Covid-19 is a disaster of inconceivable proportions and with each passing day, the problems are becoming worse as both the health and welfare crisis triggered by the virus are extreme. It is, therefore, the need of the time to protect livelihoods by directing incentives to prop up the affected sectors in addition to safeguarding the health problems.
With these factors in mind, countries like Germany and member states of the European Union are considering a bold and conscientious move – putting more attention to clean energy and its efficiency to ensure a green recovery.
Conforming to the momentum on green stimulus-based economic recovery, in a bid to incentivise entrepreneurs, industries and business entities to undertake green projects, the central bank of Bangladesh has, of late, doubled the size of its refinancing scheme from Tk200 crore to 400 crore.
Among other things, the loan limit for a borrower has been increased, and the cost of a loan under the scheme has been reduced to 8 percent from the previous 9 percent.
On the other hand, the government of Bangladesh, while responding to the Covid-19 crisis, has pulled policy levers and quickly embarked on several measures to absorb short-term impacts and lift the economy back on track.
In the stimulus package, the government has earmarked TK 30,000 crore to be provided to the interested big industries and the service sector as working capital loan at 9 percent interest rate of which 4.5 percent would be a government subsidy.
An additional fund of Tk 20,000 crore has been set aside for the small and medium enterprises (SMEs), who might avail working capital loan at 9 percent interest rate, which has a subsidy component of 5 percent from the government.
The industries and SMEs, therefore, would effectively receive working capital loans at 4.5 percent and 4 percent respectively.
As things stand, 8 percent interest rate, under Bangladesh Bank's refinance scheme, for the green projects is considerably higher when compared to the incentives for industries and SMEs' working capital loans.
In any case, the impression is that incentive of 400 crores refinance scheme does not appear to be compatible with the stimulus package designed amid the coronavirus pandemic. Notably, in the past, the money allocated for green projects was not being gainfully used due to high-interest rate.
As people analysed the green refinance scheme, they unearthed the failure of the scheme to provide enough incentive to the prospective industries or business entities. A BIBM study in 2018 or 2019, for instance, identified that loans to green projects accounted for only 0.5 percent of the banks' portfolios and fell short of the ambition with which the refinance scheme was initiated.
The revised interest rate does not seem to change the trajectory either. However, in the present context, it is necessary to look into the areas of investment that could not only reboot the economy but also create jobs while advancing sustainability goals.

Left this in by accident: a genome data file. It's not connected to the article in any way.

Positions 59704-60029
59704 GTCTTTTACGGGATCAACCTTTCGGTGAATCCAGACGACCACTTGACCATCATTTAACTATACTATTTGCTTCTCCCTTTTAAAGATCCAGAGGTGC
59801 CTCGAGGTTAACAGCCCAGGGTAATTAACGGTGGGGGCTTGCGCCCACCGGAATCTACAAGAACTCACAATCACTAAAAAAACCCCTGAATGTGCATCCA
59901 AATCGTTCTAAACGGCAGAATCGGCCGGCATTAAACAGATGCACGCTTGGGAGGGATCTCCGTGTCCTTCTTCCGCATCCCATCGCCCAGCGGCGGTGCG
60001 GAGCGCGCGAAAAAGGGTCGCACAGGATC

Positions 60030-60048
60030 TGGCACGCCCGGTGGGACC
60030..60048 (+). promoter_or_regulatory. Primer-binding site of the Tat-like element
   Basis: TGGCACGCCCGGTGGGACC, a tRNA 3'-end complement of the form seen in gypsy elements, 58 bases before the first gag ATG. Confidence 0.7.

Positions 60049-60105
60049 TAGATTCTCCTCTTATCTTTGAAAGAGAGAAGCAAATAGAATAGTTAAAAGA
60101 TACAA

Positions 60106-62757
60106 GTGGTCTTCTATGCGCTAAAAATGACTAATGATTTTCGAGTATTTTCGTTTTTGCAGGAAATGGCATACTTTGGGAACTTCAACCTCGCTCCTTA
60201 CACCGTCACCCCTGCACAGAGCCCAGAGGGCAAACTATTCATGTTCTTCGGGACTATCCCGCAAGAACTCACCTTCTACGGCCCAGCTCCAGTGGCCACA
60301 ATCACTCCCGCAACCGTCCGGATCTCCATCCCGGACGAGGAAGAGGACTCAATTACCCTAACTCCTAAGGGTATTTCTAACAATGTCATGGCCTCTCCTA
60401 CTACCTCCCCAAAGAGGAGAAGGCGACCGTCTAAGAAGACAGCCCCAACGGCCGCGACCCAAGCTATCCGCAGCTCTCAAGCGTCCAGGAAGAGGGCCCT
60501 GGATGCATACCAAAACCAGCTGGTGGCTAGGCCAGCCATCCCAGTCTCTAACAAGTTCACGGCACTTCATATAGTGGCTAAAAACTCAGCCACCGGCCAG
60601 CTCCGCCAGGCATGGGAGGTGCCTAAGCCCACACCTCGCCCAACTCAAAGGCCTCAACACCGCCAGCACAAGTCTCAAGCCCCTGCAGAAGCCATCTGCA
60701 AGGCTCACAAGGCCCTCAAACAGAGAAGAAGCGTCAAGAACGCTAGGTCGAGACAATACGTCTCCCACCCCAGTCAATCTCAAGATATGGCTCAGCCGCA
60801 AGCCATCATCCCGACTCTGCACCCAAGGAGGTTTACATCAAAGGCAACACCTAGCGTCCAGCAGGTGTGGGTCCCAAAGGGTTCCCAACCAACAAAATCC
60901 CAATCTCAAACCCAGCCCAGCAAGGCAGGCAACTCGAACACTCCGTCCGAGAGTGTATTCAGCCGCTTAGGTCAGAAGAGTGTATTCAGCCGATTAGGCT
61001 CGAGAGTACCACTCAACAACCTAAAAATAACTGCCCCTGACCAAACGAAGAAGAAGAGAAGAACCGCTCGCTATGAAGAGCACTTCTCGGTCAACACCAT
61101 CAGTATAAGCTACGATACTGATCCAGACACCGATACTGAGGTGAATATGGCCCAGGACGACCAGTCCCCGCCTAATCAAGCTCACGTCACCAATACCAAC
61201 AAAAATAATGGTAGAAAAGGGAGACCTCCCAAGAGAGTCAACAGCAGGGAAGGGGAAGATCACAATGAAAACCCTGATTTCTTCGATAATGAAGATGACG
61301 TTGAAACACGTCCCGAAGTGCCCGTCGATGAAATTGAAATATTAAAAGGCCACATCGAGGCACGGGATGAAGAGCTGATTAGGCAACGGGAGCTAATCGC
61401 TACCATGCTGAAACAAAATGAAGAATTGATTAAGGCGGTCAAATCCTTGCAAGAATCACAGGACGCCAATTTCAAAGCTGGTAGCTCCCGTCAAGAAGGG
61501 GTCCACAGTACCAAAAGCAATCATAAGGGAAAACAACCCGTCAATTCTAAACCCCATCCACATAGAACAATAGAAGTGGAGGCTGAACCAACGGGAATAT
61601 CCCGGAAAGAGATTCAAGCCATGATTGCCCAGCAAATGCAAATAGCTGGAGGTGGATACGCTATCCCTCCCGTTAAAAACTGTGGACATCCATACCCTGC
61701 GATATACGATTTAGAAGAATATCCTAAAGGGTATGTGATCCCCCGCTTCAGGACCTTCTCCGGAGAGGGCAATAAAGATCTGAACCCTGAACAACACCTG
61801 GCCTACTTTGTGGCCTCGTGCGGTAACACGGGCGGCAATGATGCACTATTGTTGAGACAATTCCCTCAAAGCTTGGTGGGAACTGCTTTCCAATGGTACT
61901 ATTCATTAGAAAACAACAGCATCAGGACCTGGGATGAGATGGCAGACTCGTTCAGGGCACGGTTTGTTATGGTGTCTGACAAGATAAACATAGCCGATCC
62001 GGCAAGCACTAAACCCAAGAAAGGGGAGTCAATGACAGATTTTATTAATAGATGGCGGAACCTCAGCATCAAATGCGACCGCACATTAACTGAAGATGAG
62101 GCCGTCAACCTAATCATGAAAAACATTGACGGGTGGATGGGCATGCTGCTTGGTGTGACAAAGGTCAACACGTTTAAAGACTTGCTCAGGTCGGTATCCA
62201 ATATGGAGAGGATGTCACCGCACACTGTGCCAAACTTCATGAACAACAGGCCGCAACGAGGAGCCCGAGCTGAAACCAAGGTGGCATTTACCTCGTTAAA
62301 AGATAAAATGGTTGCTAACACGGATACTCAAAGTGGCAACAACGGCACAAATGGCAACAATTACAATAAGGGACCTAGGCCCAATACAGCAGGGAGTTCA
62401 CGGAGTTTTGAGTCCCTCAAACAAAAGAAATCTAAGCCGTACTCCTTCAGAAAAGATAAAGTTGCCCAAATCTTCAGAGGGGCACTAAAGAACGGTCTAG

In that regard, a new study, as reported in PV magazine, has revealed that overall employment in the global power sector would rise to 35 million in 2050, a jump from 21 million recorded in 2015, with renewable energies are expected to offer 80 percent of future opportunities.
Energy efficiency leads to direct employment opportunities as well. Since there are economic linkages across industries, for a million US$ investment, energy efficiency, reportedly, creates almost 3 times jobs compared to the same level of investment in fossil fuel sectors. As such, both energy efficiency and renewable energy create more jobs than the fossil fuel industry, enabling net employment gains.
These numbers would substantially increase if other green sectors are considered. It is worth noting that, the central bank's scheme covers more than 50 products in eight categories, for instance, renewable energy, energy efficiency, waste management, green establishment etc.
From another standpoint, energy efficiency spearheads the enhancement of an industry's business competitiveness. Industries that are exposed to international competition always pursue competitiveness to enter into new markets, increase shares or at least maintain the existing shares.
Moreover, spending less money on energy would help industries to free up resources to meet additional capital expenditures or other internal need, such as human resource development. If all these economic benefits are calculated, net benefits would be much greater than the saved energy.
In the present situation of exigency, attributed to coronavirus pandemic, all industries, especially the export-oriented ones, would fare better if they could employ energy-efficient measures.
As the revised terms and conditions of the green refinance scheme does not seem to create the impression that demand for a loan among the investors would grow and rather may lock us into the business-as-usual system, a forward-looking approach from the central bank is needed to initiate much-needed transformation and support green projects.
There are different attributes and co-benefits, which augment the overall desirability of green development.
We should seize the present opportunity, perhaps once-in-a-generation, to embed these evidence-based criteria into designing instruments.
A net benefit assessment taking direct benefits and co-benefits of financing green projects into account against that of business-as-usual investment when negative externalities are included may even further strengthen the case of making the green refinance scheme attractive and compatible.
Shafiqul Alam, a Humboldt Scholar, is Senior Advisor in an International Development Agency. He has more than a decade of experience in sustainable energy and climate change